Each hut along the slope on the compound is a private dining room.
Here's ours. What a view!
And now to the food. Let's start with something exotic but easy on the palette. Freshly dug up oh-so-tender bamboo shoots, stir fried with salted vegetables with just a touch of shredded pork.
I'm convinced these long, slim, fragrant stir fried green leaves are the equivalent of wild garlic in the UK -- a dish I'm going to try and recreate when spring rolls around.
Moving on. Below is what I'm calling The Food Chain diptych: A medicinal-tasting rabbit stew on the left, and braised fox on the right.
Fox is definitely a first for me. I was told that it would usually cost a fortune -- maybe 1,000 RMB -- in China to eat a dish like this, if you could get your hands on any at all. Typical. Stick a high enough price tag on anything and the status-conscious Chinese will immediately put all their energy into eating said item into oblivion. Tell you what. I'll tell you for free that fox tastes mostly like lean pork. There. Done.
I'll eat just about anything, but thus far I've drawn the line at food that's still moving, and insects. I've been bested by the wet-wood stink of steamed silkworm pupae in Seoul (a popular street snack), and I stayed far away from the satay sticks of baby scorpions at the touristy food alleys of Beijing.
But where is the wriggle room when your own family puts down a platter of deep fried cicadas right in front of you?
So Babs and I grit our teeth (literally) and crunched down on a cicada each.
I don't remember it actually tasting of much. Like the deep fried batter of anything, it was crispy on the outside, and had a touch of softness on the inside. Deep frying is the fail-proof solution to making any questionable food vaguely palatable I guess.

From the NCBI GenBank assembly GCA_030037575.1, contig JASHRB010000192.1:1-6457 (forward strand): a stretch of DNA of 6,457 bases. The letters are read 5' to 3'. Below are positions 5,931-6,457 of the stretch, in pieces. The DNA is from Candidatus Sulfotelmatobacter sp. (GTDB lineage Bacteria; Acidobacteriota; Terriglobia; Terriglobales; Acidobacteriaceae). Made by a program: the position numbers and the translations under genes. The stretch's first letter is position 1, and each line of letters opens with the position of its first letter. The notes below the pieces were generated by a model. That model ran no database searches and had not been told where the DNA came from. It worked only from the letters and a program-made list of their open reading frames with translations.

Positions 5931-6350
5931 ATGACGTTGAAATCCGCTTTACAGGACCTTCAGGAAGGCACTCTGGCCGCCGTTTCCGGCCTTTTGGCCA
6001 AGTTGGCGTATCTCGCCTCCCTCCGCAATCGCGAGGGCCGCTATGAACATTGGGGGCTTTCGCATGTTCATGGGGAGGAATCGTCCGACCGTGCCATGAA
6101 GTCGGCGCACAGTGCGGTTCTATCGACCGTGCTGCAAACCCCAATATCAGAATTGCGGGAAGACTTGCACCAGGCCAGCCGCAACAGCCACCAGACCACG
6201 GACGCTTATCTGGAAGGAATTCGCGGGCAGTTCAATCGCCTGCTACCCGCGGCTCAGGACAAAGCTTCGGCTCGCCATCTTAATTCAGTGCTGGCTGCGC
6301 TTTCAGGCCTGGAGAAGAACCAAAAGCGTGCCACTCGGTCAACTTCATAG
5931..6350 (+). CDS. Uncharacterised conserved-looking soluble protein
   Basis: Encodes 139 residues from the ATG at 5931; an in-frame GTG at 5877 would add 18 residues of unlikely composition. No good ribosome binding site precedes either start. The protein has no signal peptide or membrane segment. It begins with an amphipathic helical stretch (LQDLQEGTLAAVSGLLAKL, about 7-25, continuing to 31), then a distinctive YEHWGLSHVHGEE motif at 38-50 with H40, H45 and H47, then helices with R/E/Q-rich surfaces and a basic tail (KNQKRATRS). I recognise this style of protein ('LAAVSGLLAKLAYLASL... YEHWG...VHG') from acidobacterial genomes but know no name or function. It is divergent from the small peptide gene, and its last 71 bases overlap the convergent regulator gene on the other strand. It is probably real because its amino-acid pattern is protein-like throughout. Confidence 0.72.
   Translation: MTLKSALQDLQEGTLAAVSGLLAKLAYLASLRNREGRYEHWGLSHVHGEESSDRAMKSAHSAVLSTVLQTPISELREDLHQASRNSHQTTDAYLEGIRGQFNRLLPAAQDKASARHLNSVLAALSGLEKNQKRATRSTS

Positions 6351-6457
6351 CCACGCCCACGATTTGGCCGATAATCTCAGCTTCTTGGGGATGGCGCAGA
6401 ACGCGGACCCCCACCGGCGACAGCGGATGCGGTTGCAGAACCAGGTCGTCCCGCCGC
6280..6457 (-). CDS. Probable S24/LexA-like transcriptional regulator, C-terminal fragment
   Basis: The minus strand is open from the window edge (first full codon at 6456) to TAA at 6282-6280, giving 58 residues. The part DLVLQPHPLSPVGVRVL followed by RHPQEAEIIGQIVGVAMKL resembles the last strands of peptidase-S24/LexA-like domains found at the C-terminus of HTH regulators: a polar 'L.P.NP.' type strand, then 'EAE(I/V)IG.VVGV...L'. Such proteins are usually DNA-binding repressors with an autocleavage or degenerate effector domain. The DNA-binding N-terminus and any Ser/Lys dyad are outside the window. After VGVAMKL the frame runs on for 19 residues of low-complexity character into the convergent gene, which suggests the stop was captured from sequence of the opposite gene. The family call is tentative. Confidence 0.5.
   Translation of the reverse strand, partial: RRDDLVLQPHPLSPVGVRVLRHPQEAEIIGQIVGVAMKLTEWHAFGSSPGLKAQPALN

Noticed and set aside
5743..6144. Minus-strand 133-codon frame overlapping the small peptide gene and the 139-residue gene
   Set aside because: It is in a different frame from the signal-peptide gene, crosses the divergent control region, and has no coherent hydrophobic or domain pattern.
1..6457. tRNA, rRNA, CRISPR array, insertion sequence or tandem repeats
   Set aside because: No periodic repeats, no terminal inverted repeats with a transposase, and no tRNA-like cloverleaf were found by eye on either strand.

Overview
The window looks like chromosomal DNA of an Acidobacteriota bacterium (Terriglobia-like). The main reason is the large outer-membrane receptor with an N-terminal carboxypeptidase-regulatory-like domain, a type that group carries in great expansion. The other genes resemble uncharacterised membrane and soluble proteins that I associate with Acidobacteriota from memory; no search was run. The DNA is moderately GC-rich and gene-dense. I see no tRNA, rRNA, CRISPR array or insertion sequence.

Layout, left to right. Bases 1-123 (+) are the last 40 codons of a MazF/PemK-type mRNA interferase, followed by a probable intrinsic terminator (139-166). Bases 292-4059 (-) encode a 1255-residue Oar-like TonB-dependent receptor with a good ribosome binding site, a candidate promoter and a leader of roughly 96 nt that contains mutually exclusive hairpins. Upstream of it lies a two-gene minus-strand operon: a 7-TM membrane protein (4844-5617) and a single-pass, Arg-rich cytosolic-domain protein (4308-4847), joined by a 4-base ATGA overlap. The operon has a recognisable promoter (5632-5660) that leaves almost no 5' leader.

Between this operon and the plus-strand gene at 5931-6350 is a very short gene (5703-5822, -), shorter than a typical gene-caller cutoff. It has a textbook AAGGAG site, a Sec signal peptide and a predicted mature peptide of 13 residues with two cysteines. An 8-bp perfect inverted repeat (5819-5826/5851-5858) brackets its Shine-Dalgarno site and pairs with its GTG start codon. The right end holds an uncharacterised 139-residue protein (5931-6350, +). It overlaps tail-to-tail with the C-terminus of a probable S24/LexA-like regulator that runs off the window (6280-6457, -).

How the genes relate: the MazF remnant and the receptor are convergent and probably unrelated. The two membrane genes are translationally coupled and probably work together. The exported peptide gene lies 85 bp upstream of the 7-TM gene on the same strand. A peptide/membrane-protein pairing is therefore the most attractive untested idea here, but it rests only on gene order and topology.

Not that Babs or I could bring ourselves to eat a second cicada, however. Those beady eyes and stripey thoraxes still freak me out as I go over these photos now! Why the same doesn't bother me with prawns, crabs or lobster is a mystery. I am a confessed lobster nut, but one really must ask, who was the first loony-toon who convinced himself to eat the oversized insect-looking creature from the deep?
It's probably the only time during our visit that I'm actually thankful that my Dabu cousin Zhiguang is well stocked with maotai. I am highly amused that this evening's firewater is packaged in a rocket-shaped bottle. Maybe we were supposed to light and launch the bottle rather than decant it, but we'll never know now.
Towards the end of our meal the owner of the restaurant joins us at the table for a few drinks. He's a handsome ruddy-faced fellow, with gorgeous shock of white hair. There's a lot of chitchat in Hakka that follows, a good portion of which I can't follow.
I do remember, however, that the conversation ends with the owner insisting that he give us some chicken to take home with us. I think to myself: we've left almost half the food on the table (it's a Chinese custom for a host to grossly overcater a meal to prove his generosity) and he wants us to take home a whole different dish?!
Just before we drive off I glance into the boot of the car to check out our goodie bag. The bag flutters as my cousin opens the bag, and a live chicken, beak, comb, feathers and all, looks up and blinks at me.
Best. Chicken. Takeout. Ever.
On the way back into town I ask another Dabu cousin: "Do you eat at this place quite often? You seem to know the owner quite well. Or is the boss just very friendly?"
"Oh yes, we like eating there," he replied, "he's my wife's relative. So we're all family."
Deep fried insects notwithstanding, I could not be more delighted that such crazy cuisine springs forth from closer to home than I'd ever imagined.